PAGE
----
South Koreans felt traditional holidays, which some criticize for putting too much pressure on women, are becoming fairer for both genders, a poll showed Saturday.
Asked what they thought about gender equality within families during the Chuseok holiday last year, 43.2 percent said they felt circumstances have improved in terms of gender equality, according to the poll by the Seoul Foundation of Women and Family.
A total of 39.3 percent said they did not sense a change, while 12.3 percent said situations have worsened, in the online poll of 810 people, including 718 women and 92 men.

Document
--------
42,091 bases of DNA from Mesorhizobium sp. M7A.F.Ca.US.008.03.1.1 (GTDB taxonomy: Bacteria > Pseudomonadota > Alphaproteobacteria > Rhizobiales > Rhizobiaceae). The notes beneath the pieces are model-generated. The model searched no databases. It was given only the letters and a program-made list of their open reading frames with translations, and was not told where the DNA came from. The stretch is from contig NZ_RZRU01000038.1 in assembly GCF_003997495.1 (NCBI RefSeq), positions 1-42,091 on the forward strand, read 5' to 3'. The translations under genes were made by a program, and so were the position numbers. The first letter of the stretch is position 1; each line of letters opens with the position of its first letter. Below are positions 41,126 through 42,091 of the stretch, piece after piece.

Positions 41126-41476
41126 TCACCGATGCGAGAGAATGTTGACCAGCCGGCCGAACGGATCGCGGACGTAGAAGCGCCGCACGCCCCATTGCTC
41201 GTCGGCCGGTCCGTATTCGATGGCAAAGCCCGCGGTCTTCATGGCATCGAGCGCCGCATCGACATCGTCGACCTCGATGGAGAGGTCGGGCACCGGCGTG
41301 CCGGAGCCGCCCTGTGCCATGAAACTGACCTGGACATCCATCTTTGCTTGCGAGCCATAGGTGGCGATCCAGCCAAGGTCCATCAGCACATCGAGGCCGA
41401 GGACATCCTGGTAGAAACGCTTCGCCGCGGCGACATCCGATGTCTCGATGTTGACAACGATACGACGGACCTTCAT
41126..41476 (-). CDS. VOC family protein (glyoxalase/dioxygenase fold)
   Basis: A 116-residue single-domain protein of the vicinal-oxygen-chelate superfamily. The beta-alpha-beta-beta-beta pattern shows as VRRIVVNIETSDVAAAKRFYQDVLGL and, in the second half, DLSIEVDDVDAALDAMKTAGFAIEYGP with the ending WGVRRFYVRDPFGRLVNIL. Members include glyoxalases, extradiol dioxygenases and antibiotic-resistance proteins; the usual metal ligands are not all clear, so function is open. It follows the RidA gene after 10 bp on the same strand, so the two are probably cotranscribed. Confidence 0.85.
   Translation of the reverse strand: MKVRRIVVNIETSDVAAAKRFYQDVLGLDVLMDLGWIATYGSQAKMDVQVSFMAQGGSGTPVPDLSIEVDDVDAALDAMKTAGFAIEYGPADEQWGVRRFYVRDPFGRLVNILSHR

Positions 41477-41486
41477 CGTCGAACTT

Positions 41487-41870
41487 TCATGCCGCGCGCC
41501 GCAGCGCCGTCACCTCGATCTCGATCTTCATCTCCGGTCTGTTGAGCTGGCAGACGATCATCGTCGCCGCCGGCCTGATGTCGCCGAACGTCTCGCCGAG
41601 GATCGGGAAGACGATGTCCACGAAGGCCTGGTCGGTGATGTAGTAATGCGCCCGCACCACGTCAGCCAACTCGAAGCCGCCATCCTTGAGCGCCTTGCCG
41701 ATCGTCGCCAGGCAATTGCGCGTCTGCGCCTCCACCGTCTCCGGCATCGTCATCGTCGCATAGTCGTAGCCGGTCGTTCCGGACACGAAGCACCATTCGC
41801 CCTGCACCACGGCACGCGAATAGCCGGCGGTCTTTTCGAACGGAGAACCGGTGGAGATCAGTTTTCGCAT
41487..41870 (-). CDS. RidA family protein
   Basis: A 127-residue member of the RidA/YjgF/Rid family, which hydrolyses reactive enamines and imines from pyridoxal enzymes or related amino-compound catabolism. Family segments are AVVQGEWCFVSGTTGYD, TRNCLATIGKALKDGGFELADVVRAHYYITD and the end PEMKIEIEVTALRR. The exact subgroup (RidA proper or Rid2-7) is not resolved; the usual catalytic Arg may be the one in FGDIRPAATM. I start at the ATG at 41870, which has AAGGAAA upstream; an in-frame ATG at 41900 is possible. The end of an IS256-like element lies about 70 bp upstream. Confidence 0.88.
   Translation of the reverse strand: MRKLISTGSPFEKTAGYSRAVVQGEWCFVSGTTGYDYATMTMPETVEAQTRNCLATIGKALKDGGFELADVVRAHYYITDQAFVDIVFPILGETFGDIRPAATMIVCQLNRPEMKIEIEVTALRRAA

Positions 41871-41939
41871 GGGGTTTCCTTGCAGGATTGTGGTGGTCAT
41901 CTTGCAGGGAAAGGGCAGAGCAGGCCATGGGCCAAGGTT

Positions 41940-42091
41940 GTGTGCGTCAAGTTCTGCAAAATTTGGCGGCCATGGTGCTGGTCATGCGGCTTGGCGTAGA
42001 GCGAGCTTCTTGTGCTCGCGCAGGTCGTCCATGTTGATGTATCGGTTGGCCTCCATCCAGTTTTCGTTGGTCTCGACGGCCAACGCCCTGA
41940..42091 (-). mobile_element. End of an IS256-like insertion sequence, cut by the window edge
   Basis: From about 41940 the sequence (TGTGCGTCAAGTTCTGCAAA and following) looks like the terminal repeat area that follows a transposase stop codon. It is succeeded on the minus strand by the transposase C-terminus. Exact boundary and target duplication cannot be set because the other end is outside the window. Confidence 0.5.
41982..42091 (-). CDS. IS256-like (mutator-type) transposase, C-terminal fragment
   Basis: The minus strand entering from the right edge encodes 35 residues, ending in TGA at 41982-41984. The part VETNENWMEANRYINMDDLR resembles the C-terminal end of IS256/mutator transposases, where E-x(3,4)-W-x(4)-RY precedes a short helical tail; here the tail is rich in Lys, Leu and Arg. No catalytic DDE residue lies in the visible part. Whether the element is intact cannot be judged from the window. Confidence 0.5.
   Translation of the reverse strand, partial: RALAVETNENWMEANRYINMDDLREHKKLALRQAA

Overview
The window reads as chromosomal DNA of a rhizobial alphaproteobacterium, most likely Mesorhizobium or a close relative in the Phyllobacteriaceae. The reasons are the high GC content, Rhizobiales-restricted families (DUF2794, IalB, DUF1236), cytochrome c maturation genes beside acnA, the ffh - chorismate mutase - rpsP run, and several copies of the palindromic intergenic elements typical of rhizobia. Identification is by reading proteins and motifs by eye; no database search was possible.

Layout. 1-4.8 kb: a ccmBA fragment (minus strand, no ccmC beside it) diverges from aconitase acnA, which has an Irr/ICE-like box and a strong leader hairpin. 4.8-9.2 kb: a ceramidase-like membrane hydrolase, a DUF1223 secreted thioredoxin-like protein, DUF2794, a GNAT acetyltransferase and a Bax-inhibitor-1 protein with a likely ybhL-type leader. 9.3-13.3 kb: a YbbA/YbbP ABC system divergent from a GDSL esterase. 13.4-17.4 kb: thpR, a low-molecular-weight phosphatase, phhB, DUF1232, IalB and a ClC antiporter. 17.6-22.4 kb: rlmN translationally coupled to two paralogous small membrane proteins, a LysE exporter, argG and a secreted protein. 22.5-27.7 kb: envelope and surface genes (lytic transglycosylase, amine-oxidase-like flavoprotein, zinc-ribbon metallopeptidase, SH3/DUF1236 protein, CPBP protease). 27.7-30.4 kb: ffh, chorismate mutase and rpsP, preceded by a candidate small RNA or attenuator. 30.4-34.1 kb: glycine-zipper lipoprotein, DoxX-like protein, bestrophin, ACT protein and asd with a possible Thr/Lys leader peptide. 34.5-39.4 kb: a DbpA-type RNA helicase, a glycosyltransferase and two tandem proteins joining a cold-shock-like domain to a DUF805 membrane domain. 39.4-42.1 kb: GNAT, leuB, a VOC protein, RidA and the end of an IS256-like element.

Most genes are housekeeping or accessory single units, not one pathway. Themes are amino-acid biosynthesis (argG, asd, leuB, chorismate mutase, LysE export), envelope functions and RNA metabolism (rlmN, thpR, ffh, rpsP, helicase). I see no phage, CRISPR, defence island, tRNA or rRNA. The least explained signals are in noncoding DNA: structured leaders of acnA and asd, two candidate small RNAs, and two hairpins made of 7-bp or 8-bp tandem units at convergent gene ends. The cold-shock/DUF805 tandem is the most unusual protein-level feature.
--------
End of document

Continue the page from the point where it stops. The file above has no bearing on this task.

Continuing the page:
But the gap between people who felt circumstances have improved and those who feel it has not changed was minor, showing the modest pace of social change.
The poll showed that 29 percent cited sharing holiday work, such as cooking and driving, as one example of improved gender equality.
Among other responses were simplifying preparations for traditional rituals and eating outside or traveling during the holiday.
The poll, meanwhile, showed that 57.6 percent of the respondents felt gender equality during holiday will improve going forward.
The poll was conducted as part of the foundation‘s ongoing campaign to improve gender equality within families, which can be a cause of conflict in some families during holidays that involve long-distance travel and preparations for traditional rituals.
“(I) hope that people feel that a gender-equal holiday is normal ... (using) gender-equal words and acting in such a way is important (for that cause),” said Kang Kyung-hee, who leads the foundation. (Yonhap)